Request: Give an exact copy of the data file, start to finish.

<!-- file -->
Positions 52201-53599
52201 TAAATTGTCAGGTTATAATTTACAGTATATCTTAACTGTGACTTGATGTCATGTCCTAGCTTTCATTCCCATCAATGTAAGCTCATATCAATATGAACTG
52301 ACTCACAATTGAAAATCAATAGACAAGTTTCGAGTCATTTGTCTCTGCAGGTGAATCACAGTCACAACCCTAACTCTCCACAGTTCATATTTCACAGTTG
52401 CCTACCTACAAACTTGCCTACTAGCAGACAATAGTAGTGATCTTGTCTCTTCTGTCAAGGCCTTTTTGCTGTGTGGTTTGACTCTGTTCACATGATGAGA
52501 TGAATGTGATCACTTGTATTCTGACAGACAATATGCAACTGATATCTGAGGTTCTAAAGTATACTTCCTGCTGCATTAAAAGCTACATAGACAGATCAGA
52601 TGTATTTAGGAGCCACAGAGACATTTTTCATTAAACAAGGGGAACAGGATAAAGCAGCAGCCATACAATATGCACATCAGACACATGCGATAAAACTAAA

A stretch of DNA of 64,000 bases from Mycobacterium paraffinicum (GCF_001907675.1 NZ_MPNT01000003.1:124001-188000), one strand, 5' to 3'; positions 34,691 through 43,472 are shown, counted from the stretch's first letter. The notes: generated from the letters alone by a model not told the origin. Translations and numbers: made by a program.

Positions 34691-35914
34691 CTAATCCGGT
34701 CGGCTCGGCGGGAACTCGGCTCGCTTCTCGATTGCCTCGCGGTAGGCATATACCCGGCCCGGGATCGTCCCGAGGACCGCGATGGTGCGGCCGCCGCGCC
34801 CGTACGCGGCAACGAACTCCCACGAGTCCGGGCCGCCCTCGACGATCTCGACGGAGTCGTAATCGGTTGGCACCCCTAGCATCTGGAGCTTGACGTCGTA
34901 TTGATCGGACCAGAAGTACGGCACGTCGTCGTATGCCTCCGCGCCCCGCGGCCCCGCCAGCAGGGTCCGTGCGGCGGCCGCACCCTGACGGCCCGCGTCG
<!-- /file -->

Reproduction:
Positions 52201-53599
52201 TAAATTGTCAGGTTATAATTTACAGTATATCTTAACTGTGACTTGATGTCATGTCCTAGCTTTCATTCCCATCAATGTAAGCTCATATCAATATGAACTG
52301 ACTCACAATTGAAAATCAATAGACAAGTTTCGAGTCATTTGTCTCTGCAGGTGAATCACAGTCACAACCCTAACTCTCCACAGTTCATATTTCACAGTTG
52401 CCTACCTACAAACTTGCCTACTAGCAGACAATAGTAGTGATCTTGTCTCTTCTGTCAAGGCCTTTTTGCTGTGTGGTTTGACTCTGTTCACATGATGAGA
52501 TGAATGTGATCACTTGTATTCTGACAGACAATATGCAACTGATATCTGAGGTTCTAAAGTATACTTCCTGCTGCATTAAAAGCTACATAGACAGATCAGA
52601 TGTATTTAGGAGCCACAGAGACATTTTTCATTAAACAAGGGGAACAGGATAAAGCAGCAGCCATACAATATGCACATCAGACACATGCGATAAAACTAAA

A stretch of DNA of 64,000 bases from Mycobacterium paraffinicum (GCF_001907675.1 NZ_MPNT01000003.1:124001-188000), one strand, 5' to 3'; positions 34,691 through 43,472 are shown, counted from the stretch's first letter. The notes: generated from the letters alone by a model not told the origin. Translations and numbers: made by a program.

Positions 34691-35914
34691 CTAATCCGGT
34701 CGGCTCGGCGGGAACTCGGCTCGCTTCTCGATTGCCTCGCGGTAGGCATATACCCGGCCCGGGATCGTCCCGAGGACCGCGATGGTGCGGCCGCCGCGCC
34801 CGTACGCGGCAACGAACTCCCACGAGTCCGGGCCGCCCTCGACGATCTCGACGGAGTCGTAATCGGTTGGCACCCCTAGCATCTGGAGCTTGACGTCGTA
34901 TTGATCGGACCAGAAGTACGGCACGTCGTCGTATGCCTCCGCGCCCCGCGGCCCCGCCAGCAGGGTCCGTGCGGCGGCCGCACCCTGACGGCCCGCGTCG